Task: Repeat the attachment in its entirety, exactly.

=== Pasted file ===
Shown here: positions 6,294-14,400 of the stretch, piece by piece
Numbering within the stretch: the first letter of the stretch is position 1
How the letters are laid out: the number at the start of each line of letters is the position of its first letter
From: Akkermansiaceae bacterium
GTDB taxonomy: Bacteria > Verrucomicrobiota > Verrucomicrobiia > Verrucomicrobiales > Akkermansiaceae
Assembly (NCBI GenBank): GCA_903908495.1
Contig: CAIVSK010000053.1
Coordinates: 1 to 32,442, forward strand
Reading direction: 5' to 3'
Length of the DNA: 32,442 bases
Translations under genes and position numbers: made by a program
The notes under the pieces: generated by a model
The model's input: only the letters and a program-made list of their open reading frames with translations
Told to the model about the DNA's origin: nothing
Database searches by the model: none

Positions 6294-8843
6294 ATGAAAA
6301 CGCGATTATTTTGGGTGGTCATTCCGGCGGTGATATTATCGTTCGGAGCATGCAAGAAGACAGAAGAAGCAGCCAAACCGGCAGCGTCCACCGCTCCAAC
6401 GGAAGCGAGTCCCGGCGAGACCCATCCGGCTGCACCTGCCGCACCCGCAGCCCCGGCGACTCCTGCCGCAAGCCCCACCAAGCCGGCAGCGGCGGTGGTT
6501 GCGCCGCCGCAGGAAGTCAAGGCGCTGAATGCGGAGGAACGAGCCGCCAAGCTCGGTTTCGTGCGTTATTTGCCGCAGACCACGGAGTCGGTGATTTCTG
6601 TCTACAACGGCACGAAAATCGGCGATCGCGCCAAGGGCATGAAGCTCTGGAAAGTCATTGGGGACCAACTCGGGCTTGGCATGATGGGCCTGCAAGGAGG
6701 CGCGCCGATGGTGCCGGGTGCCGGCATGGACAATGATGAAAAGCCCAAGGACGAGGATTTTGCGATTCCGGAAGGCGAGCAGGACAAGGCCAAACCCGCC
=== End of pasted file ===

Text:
Shown here: positions 6,294-14,400 of the stretch, piece by piece
Numbering within the stretch: the first letter of the stretch is position 1
How the letters are laid out: the number at the start of each line of letters is the position of its first letter
From: Akkermansiaceae bacterium
GTDB taxonomy: Bacteria > Verrucomicrobiota > Verrucomicrobiia > Verrucomicrobiales > Akkermansiaceae
Assembly (NCBI GenBank): GCA_903908495.1
Contig: CAIVSK010000053.1
Coordinates: 1 to 32,442, forward strand
Reading direction: 5' to 3'
Length of the DNA: 32,442 bases
Translations under genes and position numbers: made by a program
The notes under the pieces: generated by a model
The model's input: only the letters and a program-made list of their open reading frames with translations
Told to the model about the DNA's origin: nothing
Database searches by the model: none

Positions 6294-8843
6294 ATGAAAA
6301 CGCGATTATTTTGGGTGGTCATTCCGGCGGTGATATTATCGTTCGGAGCATGCAAGAAGACAGAAGAAGCAGCCAAACCGGCAGCGTCCACCGCTCCAAC
6401 GGAAGCGAGTCCCGGCGAGACCCATCCGGCTGCACCTGCCGCACCCGCAGCCCCGGCGACTCCTGCCGCAAGCCCCACCAAGCCGGCAGCGGCGGTGGTT
6501 GCGCCGCCGCAGGAAGTCAAGGCGCTGAATGCGGAGGAACGAGCCGCCAAGCTCGGTTTCGTGCGTTATTTGCCGCAGACCACGGAGTCGGTGATTTCTG
6601 TCTACAACGGCACGAAAATCGGCGATCGCGCCAAGGGCATGAAGCTCTGGAAAGTCATTGGGGACCAACTCGGGCTTGGCATGATGGGCCTGCAAGGAGG
6701 CGCGCCGATGGTGCCGGGTGCCGGCATGGACAATGATGAAAAGCCCAAGGACGAGGATTTTGCGATTCCGGAAGGCGAGCAGGACAAGGCCAAACCCGCC